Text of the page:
Partnership for Native American cancer prevention awarded $15.7 million
A Northern Arizona University and Arizona Cancer Center collaboration seeking solutions to cancer disparities among Native Americans is receiving a $15.7 million grant from the National Cancer Institute.
The collaboration — the Partnership for Native American Cancer Prevention — is the only partnership being funded by NCI that takes aim at the burden cancer places on Native Americans.
“This funding will support projects that all relate to cancer in some way and that are carried out by teams of researchers and students from both universities,” said Laura Huenneke, vice president for Research at Northern Arizona University and lead investigator for the NAU portion of the partnership.
NAU will receive $8.9 million and the Arizona Cancer Center at the University of Arizona will receive the remaining funds.
Projects through the institute build the skills and accomplishments of NAU researchers by providing them with collaborators and resources from the Cancer Center and contribute to scientific understanding of the causes and impacts of cancer in Arizona’s tribal communities.
“Since 2002, when the first cycle of funding began, a strong community relationship was developed with the Hopi Tribe and the Navajo and Tohono O’odham nations; these relationships now position us to develop sustainable community-based programs aimed at reducing the cancer burden,” said Louise Canfield, principal investigator, NACP Training Program.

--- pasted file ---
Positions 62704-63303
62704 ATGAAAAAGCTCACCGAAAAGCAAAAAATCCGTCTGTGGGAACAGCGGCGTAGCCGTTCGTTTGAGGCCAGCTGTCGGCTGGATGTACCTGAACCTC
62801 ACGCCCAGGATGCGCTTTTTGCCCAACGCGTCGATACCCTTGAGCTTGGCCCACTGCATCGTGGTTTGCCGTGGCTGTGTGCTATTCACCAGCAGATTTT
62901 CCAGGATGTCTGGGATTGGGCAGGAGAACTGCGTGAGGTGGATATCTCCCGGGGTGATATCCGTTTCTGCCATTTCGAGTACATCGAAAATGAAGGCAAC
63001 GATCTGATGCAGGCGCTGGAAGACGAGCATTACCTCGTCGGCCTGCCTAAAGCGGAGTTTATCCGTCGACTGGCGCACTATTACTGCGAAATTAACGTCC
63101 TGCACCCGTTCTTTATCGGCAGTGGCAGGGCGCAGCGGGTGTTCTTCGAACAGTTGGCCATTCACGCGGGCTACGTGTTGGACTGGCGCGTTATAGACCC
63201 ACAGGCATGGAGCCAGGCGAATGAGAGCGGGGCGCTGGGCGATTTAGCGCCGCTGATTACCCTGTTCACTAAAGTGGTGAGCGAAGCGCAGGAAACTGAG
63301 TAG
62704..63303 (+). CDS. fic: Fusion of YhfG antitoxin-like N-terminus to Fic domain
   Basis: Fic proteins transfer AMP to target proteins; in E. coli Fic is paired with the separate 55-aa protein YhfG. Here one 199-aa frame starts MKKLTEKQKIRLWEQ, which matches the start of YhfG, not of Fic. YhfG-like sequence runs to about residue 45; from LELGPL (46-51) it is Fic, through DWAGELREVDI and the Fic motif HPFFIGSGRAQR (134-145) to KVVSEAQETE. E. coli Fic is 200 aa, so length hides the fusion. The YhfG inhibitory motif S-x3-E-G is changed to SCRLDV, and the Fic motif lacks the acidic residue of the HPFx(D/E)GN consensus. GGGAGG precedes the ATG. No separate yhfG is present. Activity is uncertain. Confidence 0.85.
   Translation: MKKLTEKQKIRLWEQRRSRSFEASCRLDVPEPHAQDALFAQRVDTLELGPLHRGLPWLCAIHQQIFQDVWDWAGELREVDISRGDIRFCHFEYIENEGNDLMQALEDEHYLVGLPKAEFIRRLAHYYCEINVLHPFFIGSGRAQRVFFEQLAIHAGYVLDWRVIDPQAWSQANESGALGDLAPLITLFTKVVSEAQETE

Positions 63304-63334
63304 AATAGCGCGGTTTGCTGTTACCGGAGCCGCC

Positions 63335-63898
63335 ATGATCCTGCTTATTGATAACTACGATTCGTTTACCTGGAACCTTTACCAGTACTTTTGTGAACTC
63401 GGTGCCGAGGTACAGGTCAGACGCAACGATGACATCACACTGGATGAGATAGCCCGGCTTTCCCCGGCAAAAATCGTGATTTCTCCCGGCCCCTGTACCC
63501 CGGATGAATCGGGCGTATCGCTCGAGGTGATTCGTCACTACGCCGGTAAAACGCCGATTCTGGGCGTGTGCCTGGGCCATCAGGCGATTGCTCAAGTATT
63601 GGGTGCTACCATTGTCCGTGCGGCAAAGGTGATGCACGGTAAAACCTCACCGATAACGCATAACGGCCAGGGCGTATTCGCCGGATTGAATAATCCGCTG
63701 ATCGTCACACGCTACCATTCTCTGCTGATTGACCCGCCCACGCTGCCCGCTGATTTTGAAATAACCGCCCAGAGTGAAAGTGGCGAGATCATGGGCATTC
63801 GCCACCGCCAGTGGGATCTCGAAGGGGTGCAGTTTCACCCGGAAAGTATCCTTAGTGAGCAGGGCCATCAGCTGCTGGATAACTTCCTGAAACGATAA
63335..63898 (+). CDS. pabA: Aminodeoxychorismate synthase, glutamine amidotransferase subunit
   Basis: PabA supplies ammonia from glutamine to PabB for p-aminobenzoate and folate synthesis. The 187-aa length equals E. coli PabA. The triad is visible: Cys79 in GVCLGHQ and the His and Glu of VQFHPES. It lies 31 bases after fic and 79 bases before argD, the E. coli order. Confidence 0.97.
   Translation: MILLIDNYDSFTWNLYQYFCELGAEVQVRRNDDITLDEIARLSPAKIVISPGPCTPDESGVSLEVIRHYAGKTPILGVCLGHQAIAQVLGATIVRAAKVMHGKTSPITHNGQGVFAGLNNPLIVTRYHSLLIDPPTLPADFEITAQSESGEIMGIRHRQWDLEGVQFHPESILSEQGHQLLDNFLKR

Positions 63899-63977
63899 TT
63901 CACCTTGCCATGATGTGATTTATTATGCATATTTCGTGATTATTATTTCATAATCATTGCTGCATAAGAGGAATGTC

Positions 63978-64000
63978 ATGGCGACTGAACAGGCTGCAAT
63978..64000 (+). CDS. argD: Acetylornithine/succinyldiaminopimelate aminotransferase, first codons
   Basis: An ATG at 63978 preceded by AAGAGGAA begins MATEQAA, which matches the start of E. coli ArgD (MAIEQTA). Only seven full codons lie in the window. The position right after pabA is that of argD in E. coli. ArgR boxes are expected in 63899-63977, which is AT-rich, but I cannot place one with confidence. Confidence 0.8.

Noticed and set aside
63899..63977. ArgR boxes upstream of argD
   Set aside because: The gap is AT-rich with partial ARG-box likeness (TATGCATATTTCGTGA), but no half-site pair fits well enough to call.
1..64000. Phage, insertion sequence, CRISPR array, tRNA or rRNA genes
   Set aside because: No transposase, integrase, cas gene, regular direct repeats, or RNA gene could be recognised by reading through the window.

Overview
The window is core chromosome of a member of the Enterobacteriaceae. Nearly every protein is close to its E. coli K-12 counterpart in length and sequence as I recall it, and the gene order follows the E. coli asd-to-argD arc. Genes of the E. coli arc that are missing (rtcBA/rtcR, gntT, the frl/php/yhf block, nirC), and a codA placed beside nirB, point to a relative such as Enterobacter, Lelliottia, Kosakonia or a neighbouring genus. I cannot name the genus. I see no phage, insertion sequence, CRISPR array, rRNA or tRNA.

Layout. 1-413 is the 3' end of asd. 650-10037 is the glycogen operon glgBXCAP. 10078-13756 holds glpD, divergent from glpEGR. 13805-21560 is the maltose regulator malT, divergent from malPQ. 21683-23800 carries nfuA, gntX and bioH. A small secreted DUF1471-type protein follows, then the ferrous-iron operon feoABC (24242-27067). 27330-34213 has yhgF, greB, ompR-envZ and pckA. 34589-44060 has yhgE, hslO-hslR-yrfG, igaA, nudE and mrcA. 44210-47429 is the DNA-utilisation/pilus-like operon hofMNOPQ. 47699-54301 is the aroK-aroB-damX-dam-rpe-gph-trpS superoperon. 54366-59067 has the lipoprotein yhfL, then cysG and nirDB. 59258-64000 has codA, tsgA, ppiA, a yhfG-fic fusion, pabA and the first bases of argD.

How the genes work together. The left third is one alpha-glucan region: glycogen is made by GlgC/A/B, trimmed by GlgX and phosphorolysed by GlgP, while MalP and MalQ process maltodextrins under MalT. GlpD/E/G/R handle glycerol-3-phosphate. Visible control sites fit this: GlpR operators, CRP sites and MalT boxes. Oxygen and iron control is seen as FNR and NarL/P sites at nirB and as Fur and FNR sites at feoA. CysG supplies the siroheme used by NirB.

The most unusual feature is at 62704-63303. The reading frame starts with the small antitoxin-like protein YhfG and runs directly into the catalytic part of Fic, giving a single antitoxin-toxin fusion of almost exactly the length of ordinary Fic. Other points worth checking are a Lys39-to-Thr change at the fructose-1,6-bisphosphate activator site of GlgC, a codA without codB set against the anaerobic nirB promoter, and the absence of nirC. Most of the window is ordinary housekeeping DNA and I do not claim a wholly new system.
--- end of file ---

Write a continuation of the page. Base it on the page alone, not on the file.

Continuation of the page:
The partnership’s premise is that a sustainable solution to cancer disparities among Native Americans must be rooted in the communities, Canfield explained.
Its efforts have resulted in 11 tribal-approved research projects on comprehensive breast and cervical cancer screening programs. The institute also helped initiate continuing education for community health-care professionals and graduate and undergraduate curricula at both universities.
Huenneke said a portion of the funding goes toward working with tribal communities to understand their priorities with respect to cancer and to use that information to design useful research and translate the results into programs that have an impact in those communities.
“These research opportunities also recruit and train talented students, especially Native American students, into careers related to cancer research, prevention and treatment,” she said.
NAU offers year-round support for research experiences for undergraduates in the cancer research laboratories.